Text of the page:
With its unusual curves, angles, and fanciful windows, this Wellesley Victorian, built in 1900, is stunning from the street. Yet just inside the front door, the living room “was beige and bland,” says interior designer Jamie Keskin. Its furnishings were formal, very traditional, and too big for the space. The homeowners hired Keskin to give the room more vitality. Now raspberry and pink tones have livened up the space, and gold accents bounce sunlight from the generous windows. Furnishings are a mix of high-end and moderately priced retail items. While some traditional elements are present, the room feels current, fresh, and balanced.
1 | Distressed-white low-back barrel chairs by Hickory have seats upholstered in a Schumacher fabric with a floral and bird motif that was the jumping off point for the room’s color scheme. “We used the robin’s egg blue and raspberry tones all around,” says Keskin.
2 | A bright blue cabinet with antiqued-gold detailing from Simply Stated Interiors in Needham replaced a formal Sheraton-style console table.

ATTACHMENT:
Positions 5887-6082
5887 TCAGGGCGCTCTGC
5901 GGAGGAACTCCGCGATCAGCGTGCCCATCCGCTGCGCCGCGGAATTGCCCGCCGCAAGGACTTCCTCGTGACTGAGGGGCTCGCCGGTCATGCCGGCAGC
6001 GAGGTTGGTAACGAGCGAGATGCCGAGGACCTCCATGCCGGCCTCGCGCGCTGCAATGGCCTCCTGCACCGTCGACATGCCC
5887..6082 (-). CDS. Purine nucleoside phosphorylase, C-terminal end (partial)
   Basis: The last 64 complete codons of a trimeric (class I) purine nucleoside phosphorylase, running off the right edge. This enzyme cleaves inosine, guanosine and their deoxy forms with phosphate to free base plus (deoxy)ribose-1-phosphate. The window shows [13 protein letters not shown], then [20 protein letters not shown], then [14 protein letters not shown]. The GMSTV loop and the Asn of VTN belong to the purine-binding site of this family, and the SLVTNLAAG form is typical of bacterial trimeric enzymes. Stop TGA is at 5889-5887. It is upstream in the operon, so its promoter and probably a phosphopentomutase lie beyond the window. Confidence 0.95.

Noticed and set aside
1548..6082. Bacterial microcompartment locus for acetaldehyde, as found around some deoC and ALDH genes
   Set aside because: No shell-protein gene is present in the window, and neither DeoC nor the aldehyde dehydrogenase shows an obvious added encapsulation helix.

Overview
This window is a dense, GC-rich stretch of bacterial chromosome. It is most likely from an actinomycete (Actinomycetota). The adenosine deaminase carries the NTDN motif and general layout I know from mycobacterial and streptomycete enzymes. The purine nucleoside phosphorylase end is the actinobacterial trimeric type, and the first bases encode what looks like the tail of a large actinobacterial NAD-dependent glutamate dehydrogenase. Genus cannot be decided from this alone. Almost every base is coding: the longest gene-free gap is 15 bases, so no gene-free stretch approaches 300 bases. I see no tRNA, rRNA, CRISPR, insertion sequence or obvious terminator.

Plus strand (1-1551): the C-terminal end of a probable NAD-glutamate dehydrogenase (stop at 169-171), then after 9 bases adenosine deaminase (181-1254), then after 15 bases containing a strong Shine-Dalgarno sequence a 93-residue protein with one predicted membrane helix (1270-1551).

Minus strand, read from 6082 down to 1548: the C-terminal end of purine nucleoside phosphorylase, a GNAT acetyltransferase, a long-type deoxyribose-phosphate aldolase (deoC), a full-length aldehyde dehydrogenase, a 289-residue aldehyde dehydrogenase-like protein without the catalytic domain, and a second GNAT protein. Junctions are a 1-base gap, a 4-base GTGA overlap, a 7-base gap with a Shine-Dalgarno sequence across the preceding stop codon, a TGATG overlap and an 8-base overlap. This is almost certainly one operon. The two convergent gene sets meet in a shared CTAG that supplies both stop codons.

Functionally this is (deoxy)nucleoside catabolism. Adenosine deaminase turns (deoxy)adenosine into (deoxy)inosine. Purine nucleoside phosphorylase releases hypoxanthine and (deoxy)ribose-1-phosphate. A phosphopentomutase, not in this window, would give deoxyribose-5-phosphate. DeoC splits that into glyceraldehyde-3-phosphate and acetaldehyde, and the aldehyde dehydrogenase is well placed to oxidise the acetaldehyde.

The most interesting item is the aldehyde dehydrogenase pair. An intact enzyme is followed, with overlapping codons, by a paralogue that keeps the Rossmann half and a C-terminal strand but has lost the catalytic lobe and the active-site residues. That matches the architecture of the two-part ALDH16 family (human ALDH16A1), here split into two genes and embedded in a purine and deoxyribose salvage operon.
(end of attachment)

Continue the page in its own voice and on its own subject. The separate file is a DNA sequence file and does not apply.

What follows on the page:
3 | Grass-cloth wallcovering offsets the white molding and trim. “It’s warm and inviting,” says Keskin, “and adds texture, too.”
4 | An original leaded-glass window has the look of a piece of art.
5 | The neutral settee works as a backdrop for the room’s pops of color. “It’s a traditional piece,” Keskin says. “The tufting adds texture to the space.”
6 | Antiqued-gold link lamps from HomeGoods are quirky and modern, says Keskin.
7 | Nesting tables were purchased at Target in a pinch, intended for temporary use but destined to stay. “The homeowner ended up really loving them,” says Keskin. “Many pieces in the room have curves or soft edges; the tables ground the settee on the back wall.”
8 | A glass-topped coffee table with gilded wrought-iron legs is the sole piece of furniture from the old decor.
9 | A sculptural “martini table” from West Elm in antique brass provides a handy perch and brings a little modern bling to the room.